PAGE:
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Daily Archives: May 7, 2008

Lessons From A Cold Day At Old Main

The sign at the edge of town says “A Small School Of Distinction”.

We simply called it, a distinctly small school.

Bethany College is nestled into the the northern panhandle of West Virginia.

You don’t find it by accident.

The student body was about 1,000 strong and somewhat larger during Friday night fraternity keggers in the 70s.

We liked our beer. So did our neighbors at West Liberty State just down Route 88.

I went to Bethany because my uncle did and it was eight hours from the watchful eyes of my parental guidance.

Bethany had a radio station. The ten watt signal barely made it to that sign at the edge of town.

WVBC was my laboratory for four years.

It was there I learned the importance of programming for the local community.

WVBC had a talent line up that could rival most major market stations.

Ok, we weren’t ready for prime time, but most went on to great careers.

Here are a few.

Dave Sims does play by play for the Seattle Mariners and a show on XM.

Chris Moore hosts talk shows on Fox Sports Radio and has been with ESPN, the New Jersey Devils and Florida Panthers.

Blaise Howard is General Manager of WBEB Philadelphia.

Bob Orr is a Washington Correspondent for CBS Evening News.

Kurt Franck told me every morning how he would win the Pulitzer Prize. He did at the Toledo Blade.

Faith Daniels had a different last name then. Faith did news for WVBC and later was part of NBC’s Today Show.

Toriah Tolley, (Tory to us) anchored for several years on CNN.

Many others worked in television, radio, and newspapers and are names you know.

So it was with this band of merry makers we learned the ropes of radio.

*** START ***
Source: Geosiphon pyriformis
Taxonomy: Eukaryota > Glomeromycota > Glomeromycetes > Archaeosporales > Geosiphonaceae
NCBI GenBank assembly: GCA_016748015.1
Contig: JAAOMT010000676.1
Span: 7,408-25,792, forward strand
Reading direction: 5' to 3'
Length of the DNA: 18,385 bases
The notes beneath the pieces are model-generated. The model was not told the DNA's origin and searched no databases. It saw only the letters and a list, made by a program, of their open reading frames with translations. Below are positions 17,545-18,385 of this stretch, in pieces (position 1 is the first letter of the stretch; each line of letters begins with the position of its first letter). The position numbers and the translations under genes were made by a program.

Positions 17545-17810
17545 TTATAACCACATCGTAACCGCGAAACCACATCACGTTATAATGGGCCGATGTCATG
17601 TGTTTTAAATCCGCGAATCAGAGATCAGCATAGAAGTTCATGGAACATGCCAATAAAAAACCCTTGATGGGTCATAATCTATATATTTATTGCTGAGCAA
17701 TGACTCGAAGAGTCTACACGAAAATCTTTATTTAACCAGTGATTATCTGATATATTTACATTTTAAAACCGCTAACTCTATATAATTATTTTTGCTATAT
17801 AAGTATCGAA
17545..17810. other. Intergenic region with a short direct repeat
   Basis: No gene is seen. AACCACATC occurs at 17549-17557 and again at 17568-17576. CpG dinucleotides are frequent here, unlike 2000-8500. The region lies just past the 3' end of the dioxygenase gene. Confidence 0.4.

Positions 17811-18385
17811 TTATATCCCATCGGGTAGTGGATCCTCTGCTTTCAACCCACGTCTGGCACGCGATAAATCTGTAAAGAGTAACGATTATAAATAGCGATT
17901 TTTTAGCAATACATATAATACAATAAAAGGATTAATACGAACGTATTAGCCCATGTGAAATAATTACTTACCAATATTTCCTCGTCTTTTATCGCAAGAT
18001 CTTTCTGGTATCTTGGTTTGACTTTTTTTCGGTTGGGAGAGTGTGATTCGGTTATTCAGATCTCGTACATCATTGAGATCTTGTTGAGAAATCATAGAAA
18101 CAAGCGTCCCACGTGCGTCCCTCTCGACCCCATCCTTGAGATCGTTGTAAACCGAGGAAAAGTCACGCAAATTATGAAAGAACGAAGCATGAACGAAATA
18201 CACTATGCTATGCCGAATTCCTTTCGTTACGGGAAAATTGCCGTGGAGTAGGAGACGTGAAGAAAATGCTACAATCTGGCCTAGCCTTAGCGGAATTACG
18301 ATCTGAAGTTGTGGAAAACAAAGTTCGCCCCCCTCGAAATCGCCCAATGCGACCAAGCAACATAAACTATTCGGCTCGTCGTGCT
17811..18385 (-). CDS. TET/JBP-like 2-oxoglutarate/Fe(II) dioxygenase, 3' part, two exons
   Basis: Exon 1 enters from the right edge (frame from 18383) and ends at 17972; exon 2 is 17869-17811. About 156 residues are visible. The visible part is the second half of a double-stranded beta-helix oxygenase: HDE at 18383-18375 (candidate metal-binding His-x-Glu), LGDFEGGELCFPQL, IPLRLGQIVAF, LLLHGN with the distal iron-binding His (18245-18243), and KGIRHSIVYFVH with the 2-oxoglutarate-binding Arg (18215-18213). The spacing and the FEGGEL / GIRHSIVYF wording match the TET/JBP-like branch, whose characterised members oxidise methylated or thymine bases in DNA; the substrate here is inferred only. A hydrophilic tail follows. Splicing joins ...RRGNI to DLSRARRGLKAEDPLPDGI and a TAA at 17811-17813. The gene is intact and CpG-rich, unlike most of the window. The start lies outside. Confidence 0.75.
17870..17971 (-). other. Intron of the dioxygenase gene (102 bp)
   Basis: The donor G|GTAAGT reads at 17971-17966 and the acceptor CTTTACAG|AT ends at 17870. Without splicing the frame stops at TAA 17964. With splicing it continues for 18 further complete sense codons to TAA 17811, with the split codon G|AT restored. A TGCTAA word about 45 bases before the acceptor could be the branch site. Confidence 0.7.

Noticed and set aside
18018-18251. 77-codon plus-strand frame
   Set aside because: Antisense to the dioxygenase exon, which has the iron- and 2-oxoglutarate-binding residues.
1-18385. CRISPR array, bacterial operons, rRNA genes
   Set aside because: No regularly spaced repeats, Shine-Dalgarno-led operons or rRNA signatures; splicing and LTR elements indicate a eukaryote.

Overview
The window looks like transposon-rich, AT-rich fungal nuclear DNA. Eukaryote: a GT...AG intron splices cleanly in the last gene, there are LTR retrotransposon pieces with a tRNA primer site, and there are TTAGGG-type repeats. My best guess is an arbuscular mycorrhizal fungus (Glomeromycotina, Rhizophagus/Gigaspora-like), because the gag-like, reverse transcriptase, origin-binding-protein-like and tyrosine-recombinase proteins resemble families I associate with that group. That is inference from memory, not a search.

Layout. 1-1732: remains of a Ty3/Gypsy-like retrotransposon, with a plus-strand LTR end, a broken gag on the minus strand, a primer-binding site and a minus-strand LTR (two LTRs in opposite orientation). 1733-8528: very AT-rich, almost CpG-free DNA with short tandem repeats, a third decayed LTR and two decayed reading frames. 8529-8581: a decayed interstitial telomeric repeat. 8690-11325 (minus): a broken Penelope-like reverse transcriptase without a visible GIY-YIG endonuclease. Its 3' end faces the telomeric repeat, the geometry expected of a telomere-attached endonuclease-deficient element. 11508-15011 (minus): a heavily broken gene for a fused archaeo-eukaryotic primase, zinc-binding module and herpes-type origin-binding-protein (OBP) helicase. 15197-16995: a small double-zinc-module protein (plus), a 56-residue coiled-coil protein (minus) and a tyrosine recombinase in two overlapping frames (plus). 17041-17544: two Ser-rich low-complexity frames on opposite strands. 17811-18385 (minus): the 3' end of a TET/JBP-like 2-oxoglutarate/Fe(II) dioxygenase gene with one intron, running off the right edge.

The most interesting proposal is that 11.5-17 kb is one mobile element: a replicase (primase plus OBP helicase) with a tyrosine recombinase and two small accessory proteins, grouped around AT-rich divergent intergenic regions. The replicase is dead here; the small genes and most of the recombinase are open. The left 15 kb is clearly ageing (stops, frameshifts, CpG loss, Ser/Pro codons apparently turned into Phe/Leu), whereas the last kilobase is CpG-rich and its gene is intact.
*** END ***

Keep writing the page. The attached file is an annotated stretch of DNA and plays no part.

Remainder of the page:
Years later, after dealing with a local near disaster someone asked where I learned to handle such a thing.

The answer was easy, WVBC.

It was a cold rainy Saturday afternoon in November when the power went out.

Our General Manager, Jim Humes gathered as many of us as he could find and headed to the WVBC transmitter.

The transmitter was in the basement of Old Main. It was an unpleasant place, especially without lights and heat.

Somehow we managed to rig a small studio. We had a mike and a turntable and found a way to get the transmitter back on air.

We spent hours on-air reporting what we knew about the situation.

Over the years I’d flashback to that day whenever there was an emergency situation. Days like when I was at WLW and the Space Shuttle blew up or we had a major blizzard at WSYR Syracuse.

The afternoon at Old Main taught me the importance of an emergency plan for any station.

Today it is tougher than ever to handle local emergencies. Newsrooms are small or non-existent. Often available staff does not have proper training.

The time to think about the ‘what ifs’, is long before they occur.

I suggest you take time to think about how you would handle a serious situation.

9/11 was a good drill, but years have passed and people have forgotten much about it.

There will be another day when you are faced with split second decisions.

Think about who you’d call in to work. How you would get them to the station. What you would need to do to make sure you served the public and made sure your community is safe.